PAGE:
After maneuvering through some mini rapids, I took the lead, really the best place to be for spotting the deer. As I watched the river carefully, I also noticed the sun setting in the west. Where were we?! How much farther to the car? Greg was so far behind me at this point that I couldn’t voice my concerns to him about reaching Windsor Road before nightfall. As the sun slipped from sight, I knew I had to find a place to pull out. It was cooling off and I was wet and began to shiver.
Finally, with relief, I recognized the access point in the Conservancy Place off Innovation Road where my daughter and I had entered the river our first trip. I crawled ashore, pulling my kayak up the embankment, and then I waited. And waited. I began to think Greg had given up and gotten out further behind me. If that was the case, how would we find each other and get to the car? Finally, he came around the bend. Dusk had set in as we pulled his kayak out of the water. We’d been on the river for hours and were only halfway to our destination. We discussed who might be able to come and get us as we carried our two orange kayaks toward the road.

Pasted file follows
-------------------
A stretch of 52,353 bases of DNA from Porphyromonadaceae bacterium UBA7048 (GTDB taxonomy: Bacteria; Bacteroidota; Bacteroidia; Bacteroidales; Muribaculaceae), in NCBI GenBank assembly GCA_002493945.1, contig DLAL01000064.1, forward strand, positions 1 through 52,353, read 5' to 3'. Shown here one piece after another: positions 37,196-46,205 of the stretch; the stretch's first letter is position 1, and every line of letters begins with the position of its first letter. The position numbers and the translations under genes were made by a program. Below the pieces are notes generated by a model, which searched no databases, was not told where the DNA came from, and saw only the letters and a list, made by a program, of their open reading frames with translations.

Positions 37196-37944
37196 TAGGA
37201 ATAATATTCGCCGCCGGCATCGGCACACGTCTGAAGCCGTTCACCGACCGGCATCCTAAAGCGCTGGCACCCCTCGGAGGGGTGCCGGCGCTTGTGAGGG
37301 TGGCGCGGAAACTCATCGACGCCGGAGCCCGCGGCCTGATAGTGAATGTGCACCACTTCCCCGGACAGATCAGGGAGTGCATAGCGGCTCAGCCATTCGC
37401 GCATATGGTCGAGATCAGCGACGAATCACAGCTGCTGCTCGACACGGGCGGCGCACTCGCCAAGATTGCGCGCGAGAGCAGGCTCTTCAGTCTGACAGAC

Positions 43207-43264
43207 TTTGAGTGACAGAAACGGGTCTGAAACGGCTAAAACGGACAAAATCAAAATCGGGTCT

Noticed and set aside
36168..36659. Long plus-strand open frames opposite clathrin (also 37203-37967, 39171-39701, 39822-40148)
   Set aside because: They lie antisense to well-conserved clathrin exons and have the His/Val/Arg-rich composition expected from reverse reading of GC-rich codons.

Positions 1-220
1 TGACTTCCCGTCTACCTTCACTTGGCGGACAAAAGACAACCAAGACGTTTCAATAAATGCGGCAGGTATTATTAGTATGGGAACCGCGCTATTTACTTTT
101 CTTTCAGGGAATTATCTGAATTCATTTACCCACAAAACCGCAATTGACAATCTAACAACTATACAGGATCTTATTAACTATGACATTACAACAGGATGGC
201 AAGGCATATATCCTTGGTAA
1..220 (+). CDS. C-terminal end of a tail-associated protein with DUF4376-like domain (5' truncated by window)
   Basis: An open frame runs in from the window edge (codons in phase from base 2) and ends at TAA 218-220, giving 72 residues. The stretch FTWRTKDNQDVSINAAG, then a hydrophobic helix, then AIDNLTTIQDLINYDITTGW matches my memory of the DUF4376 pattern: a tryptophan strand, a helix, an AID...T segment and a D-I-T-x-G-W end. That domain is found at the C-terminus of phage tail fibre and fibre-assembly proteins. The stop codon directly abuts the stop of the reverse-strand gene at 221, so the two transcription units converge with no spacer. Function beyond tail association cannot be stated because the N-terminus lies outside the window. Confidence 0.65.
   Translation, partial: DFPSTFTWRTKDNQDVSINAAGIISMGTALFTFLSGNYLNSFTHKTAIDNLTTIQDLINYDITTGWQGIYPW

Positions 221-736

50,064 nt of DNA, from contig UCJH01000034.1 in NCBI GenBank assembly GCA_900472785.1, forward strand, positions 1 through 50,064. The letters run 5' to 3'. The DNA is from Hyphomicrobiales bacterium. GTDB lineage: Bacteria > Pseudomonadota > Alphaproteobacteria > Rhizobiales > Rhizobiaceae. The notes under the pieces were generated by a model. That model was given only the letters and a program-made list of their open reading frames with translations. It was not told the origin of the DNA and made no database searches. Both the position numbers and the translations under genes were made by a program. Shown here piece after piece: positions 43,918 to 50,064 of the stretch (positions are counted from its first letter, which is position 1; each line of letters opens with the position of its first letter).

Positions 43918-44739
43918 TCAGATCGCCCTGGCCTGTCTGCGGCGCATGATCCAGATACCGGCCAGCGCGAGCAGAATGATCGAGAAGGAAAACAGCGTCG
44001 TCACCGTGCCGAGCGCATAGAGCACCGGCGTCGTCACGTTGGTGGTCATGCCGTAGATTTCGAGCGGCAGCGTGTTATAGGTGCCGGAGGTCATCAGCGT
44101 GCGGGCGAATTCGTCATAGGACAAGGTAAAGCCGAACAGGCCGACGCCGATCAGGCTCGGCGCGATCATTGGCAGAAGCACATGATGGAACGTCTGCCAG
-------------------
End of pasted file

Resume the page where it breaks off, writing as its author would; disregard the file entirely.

I pulled my phone from my dry bag and first called my friend Karen, one of the first people I’d ever kayaked with. Thank God she was home, and she set out in her car to find us in the dark, despite my poor directions of where we were stranded. We left our kayaks in the weeds as she drove us to our vehicle, cranking the heat for me as we shared our adventure.
I’ll always be thankful to Karen for rescuing us! And now that I’ve traveled the entire Yahara River from DeForest’s Main Street to south of the Windsor Golf Course, I better understand its intricacies and the total amount of time it takes to make the journey. The next time I’m feeling adventurous (and up for a day-long challenge), I’ll be taking on the Yahara River for round 3. Want to join me?